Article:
As with other localized China sites, like Maps, Web, News or Books results, Google agreed to self-censor Google Video based on government regulations. Entering e.g. “mao” shows the italics message at the bottom which translates to “In accordance to local laws or regulations, some search results aren’t shown.” Which videos exactly are censored is hard to figure out, and Google has been tight-lipped about these issues in the past; earlier this month I asked Google what they censor in Google News, and they answered:
Google News includes articles from over 10,000 news sources in more than 18 languages worldwide. In order to create the best possible news search experience for our users, we have decided not to include sources that are inaccessible to users in mainland China. Although we do not have a list of those sources to share with you, these sources represent only a very tiny fraction of the sources available in simplified Chinese.
My impression was that “a very tiny fraction” in Google’s reply is a rather mathematical rationalization not expressing the real issue at hand; suppressed minority groups or publications are always that “tiny fraction” and have been throughout history in many oppressive regimes. And if Google cares about source diversity in Google News, as they previously stated they do*, then 1 publication telling the “non-government approved version” of a story seems to equal the value of 99 publications following the same “official version.” How many non-government approved publication still made it into Google News China, I don’t know.
In other news, Google also launched Google China Transit. Google China Code Search seems to be (relatively) new as well.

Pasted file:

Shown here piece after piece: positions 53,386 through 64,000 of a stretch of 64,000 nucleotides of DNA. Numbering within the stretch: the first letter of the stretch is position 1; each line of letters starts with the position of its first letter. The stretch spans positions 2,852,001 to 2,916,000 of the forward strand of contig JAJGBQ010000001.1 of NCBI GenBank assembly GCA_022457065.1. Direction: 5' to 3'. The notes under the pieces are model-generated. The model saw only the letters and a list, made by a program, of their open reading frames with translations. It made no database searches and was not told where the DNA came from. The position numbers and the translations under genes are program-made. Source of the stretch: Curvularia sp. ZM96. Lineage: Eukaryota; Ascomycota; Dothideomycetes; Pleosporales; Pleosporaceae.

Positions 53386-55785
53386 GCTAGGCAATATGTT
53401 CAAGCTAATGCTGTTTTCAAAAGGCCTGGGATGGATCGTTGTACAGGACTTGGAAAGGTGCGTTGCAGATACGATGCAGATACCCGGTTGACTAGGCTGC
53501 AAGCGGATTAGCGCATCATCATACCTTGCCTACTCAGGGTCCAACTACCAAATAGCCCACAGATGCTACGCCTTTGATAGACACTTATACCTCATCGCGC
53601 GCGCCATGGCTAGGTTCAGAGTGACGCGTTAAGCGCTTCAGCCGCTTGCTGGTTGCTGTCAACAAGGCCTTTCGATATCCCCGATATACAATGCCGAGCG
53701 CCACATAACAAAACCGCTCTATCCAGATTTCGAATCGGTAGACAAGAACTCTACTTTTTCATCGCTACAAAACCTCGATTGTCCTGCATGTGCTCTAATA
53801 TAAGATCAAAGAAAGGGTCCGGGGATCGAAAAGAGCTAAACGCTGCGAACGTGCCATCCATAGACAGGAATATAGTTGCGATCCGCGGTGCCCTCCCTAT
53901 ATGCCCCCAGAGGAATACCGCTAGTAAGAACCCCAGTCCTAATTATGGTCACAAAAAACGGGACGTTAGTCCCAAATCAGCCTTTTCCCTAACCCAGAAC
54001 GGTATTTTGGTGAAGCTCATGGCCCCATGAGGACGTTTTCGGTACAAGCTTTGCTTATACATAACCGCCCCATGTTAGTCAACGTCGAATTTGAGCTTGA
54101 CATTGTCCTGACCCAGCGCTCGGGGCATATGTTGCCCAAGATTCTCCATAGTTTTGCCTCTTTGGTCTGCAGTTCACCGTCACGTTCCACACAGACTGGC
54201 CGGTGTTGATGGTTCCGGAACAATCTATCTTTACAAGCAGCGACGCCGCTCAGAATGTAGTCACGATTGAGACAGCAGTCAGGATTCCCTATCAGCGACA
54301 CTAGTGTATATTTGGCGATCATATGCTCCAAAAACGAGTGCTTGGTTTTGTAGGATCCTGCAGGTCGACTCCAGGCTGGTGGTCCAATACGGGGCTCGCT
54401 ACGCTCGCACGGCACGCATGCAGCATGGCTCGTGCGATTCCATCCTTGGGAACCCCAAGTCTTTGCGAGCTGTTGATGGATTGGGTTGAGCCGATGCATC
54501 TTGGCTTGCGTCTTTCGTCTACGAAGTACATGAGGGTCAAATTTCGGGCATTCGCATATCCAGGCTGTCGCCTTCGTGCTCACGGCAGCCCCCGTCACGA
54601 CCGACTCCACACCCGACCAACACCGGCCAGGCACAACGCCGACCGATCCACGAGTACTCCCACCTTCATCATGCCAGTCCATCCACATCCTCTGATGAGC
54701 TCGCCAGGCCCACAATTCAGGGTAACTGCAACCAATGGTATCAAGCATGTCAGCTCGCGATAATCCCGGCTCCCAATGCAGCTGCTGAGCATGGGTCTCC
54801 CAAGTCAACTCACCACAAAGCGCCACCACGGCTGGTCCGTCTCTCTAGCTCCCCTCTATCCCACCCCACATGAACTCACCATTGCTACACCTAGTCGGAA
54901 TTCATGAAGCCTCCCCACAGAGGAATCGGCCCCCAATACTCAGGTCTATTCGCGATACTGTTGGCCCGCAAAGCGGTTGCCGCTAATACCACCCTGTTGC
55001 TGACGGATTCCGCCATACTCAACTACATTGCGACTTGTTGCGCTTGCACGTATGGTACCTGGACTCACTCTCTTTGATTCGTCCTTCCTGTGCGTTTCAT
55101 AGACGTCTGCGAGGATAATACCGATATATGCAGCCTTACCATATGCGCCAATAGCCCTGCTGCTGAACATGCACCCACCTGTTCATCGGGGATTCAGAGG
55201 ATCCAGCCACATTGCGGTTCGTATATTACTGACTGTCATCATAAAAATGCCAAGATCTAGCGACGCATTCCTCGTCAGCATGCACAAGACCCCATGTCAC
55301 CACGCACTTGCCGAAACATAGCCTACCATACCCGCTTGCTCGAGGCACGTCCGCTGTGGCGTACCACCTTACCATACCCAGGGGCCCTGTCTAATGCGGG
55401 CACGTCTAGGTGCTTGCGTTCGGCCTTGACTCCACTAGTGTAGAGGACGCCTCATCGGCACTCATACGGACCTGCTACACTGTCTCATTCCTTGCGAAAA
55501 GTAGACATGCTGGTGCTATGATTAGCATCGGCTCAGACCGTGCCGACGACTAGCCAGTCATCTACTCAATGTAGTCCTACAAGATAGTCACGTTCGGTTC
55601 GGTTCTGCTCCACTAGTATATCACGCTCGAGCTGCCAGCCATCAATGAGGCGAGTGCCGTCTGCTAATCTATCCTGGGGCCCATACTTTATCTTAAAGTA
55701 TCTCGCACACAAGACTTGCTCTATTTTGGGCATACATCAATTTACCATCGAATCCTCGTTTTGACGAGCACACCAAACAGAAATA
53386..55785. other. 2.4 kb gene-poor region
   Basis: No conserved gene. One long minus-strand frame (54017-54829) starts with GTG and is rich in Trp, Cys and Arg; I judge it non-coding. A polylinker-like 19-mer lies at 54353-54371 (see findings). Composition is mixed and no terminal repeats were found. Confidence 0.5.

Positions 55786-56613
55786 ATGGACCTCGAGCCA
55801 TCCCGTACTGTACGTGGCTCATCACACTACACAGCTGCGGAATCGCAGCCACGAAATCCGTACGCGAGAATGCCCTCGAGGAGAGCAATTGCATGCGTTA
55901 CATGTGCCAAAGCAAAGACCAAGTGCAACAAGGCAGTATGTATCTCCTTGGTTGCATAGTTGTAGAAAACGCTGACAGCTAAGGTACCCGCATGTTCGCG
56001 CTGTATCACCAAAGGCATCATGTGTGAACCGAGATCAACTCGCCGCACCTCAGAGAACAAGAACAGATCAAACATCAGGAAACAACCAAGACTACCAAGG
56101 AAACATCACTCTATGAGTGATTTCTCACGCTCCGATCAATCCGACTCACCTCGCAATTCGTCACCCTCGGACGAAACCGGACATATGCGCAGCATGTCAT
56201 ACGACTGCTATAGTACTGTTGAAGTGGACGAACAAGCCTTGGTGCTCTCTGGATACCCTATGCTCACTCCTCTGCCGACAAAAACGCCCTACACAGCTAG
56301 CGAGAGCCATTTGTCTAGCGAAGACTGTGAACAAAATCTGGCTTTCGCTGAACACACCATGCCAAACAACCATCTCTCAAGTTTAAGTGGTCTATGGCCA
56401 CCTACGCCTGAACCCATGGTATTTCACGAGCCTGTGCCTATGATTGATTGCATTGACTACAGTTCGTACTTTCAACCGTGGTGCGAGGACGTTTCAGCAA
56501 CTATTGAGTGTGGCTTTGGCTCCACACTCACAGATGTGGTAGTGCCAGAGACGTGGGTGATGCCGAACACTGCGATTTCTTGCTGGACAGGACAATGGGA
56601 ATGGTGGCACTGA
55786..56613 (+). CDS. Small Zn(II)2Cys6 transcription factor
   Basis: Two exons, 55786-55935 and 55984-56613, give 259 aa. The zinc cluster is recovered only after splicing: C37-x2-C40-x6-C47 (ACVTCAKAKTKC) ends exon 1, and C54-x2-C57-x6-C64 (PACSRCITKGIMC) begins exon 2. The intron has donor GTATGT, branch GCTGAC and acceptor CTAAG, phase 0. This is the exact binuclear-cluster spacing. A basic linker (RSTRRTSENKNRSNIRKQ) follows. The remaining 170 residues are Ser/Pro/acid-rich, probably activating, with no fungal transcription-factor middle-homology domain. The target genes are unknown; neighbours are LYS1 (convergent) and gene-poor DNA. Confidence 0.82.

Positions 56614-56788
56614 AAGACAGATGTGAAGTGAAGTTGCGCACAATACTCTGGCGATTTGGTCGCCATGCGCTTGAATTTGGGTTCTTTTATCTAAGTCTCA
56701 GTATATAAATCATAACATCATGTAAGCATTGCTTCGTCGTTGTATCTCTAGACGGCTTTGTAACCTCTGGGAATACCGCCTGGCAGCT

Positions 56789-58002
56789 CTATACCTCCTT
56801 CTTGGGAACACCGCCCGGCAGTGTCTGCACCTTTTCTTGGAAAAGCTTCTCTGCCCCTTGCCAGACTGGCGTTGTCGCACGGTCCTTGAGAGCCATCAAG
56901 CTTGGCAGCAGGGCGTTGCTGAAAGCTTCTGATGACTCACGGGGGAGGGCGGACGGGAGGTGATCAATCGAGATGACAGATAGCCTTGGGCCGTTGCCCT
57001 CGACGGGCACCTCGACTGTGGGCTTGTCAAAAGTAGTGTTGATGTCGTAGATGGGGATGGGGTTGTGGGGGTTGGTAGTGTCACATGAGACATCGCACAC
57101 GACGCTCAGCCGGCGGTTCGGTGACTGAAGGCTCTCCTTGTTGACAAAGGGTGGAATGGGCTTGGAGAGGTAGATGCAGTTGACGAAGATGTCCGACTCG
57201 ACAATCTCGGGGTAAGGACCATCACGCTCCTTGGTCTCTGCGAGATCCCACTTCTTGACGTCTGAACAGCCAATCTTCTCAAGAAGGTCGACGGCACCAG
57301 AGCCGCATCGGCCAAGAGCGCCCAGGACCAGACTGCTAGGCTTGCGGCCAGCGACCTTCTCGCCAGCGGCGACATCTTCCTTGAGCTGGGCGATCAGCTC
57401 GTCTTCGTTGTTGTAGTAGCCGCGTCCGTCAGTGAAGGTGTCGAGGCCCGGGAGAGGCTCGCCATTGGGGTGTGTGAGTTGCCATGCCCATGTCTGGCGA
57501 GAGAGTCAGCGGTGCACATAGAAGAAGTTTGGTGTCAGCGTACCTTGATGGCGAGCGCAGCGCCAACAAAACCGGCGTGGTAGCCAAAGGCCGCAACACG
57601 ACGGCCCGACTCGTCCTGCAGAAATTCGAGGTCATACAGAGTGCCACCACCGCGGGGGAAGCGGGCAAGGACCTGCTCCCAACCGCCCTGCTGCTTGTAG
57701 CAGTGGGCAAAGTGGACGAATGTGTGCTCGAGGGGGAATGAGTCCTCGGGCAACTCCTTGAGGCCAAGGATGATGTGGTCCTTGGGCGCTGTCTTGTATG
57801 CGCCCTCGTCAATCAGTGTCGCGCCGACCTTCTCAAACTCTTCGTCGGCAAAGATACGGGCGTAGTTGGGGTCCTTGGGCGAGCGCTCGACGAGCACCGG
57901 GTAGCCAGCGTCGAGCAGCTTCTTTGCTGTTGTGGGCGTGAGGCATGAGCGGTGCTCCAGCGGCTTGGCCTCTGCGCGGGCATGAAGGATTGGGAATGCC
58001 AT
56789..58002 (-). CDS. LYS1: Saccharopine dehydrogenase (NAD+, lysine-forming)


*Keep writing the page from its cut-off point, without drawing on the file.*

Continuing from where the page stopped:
Plus, Google now also accepts user sign-ins for those accessing Google.cn. Before, this wasn’t possible, perhaps due to concerns over privacy issues in the context of Chinese government regulations. And now when you access Google.cn with English language settings from a foreign country, being logged out, you’ll be no longer redirected away to Google.com immediately. (Note since Google may use geolocation to show different content to IPs coming from within China, I’m not sure I’m seeing exactly what a user accessing Google.cn from China sees.)
Being logged in into Google now means you can permanently save your settings beyond a simple cookie. You can still not toggle all preferences in China, like SafeSearch. What it means for the privacy of users when the Chinese government requests data, I can’t tell from the outside, though when you log-in Google can associate your chosen log-in email address with your searches. However, you specifically do not need to provide your name when creating a Google Account.
*Quote Google: “Our goal has always been to offer users as many different perspectives on a story from as many different sources as possible, which is why we include thousands of sources from around the world in Google News. However, if many of those stories are actually the exact same article, it can end up burying those different perspectives.”
Update: Correction – I checked and can see the sign-in link on top in older Archive.org pages of Google.cn as well, so it doesn’t seem to be new.
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